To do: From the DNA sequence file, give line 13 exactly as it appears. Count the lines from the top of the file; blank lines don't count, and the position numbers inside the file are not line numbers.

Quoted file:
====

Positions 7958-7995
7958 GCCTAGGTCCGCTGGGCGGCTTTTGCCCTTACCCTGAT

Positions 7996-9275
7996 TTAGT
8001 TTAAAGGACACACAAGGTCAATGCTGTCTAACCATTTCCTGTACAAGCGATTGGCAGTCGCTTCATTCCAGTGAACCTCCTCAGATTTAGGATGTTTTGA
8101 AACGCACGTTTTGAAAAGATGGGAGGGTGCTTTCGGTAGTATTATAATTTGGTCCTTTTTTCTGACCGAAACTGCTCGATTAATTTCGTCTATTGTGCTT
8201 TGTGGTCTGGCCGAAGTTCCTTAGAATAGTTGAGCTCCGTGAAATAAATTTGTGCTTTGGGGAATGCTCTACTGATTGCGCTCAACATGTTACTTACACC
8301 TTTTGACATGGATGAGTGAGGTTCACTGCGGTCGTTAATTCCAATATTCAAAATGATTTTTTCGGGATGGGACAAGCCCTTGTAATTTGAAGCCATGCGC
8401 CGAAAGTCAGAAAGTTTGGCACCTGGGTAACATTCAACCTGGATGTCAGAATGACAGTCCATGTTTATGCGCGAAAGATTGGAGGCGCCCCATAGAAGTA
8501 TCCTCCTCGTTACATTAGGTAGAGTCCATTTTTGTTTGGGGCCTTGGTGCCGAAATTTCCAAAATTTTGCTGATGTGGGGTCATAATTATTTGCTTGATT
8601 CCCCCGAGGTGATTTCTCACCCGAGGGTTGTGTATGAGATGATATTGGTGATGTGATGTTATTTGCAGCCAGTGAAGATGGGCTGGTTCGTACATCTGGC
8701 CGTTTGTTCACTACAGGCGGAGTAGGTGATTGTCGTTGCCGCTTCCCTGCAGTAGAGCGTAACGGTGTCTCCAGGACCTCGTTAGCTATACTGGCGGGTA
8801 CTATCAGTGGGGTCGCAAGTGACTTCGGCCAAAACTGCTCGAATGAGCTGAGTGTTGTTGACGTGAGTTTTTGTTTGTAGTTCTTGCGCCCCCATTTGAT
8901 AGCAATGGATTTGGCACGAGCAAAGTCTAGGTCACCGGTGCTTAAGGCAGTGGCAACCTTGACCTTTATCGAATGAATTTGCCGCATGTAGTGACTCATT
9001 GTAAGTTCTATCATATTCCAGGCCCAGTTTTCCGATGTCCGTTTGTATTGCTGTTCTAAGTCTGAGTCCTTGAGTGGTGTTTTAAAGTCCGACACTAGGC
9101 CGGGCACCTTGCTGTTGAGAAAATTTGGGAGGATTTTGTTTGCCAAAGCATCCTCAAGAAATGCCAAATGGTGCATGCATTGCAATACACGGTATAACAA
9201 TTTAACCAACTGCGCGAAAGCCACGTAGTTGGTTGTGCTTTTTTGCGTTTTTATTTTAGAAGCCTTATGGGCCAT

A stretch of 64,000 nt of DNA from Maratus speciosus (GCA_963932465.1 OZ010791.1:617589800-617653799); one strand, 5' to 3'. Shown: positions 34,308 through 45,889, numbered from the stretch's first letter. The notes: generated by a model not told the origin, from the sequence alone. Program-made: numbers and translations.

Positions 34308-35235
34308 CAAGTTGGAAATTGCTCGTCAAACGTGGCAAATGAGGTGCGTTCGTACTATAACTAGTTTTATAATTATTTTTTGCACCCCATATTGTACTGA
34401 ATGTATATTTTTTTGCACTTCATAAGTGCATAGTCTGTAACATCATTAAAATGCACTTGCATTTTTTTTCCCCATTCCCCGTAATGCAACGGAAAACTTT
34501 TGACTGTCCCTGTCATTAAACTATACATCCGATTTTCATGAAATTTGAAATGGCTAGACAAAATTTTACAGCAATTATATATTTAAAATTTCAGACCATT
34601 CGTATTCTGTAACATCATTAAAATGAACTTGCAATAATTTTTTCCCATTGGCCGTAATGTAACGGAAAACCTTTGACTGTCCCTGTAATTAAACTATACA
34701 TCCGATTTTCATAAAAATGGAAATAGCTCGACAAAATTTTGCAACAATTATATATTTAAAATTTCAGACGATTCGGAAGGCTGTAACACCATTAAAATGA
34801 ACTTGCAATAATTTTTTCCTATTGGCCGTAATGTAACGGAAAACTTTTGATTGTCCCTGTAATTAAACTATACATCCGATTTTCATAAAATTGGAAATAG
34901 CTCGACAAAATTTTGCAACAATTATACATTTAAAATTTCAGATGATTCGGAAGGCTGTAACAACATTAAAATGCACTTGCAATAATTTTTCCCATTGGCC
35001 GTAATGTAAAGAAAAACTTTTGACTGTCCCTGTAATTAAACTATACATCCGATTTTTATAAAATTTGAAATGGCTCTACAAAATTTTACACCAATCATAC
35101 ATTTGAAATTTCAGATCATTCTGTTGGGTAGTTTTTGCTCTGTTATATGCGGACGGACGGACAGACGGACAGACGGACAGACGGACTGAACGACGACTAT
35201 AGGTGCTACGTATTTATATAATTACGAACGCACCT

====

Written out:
8801 CTATCAGTGGGGTCGCAAGTGACTTCGGCCAAAACTGCTCGAATGAGCTGAGTGTTGTTGACGTGAGTTTTTGTTTGTAGTTCTTGCGCCCCCATTTGAT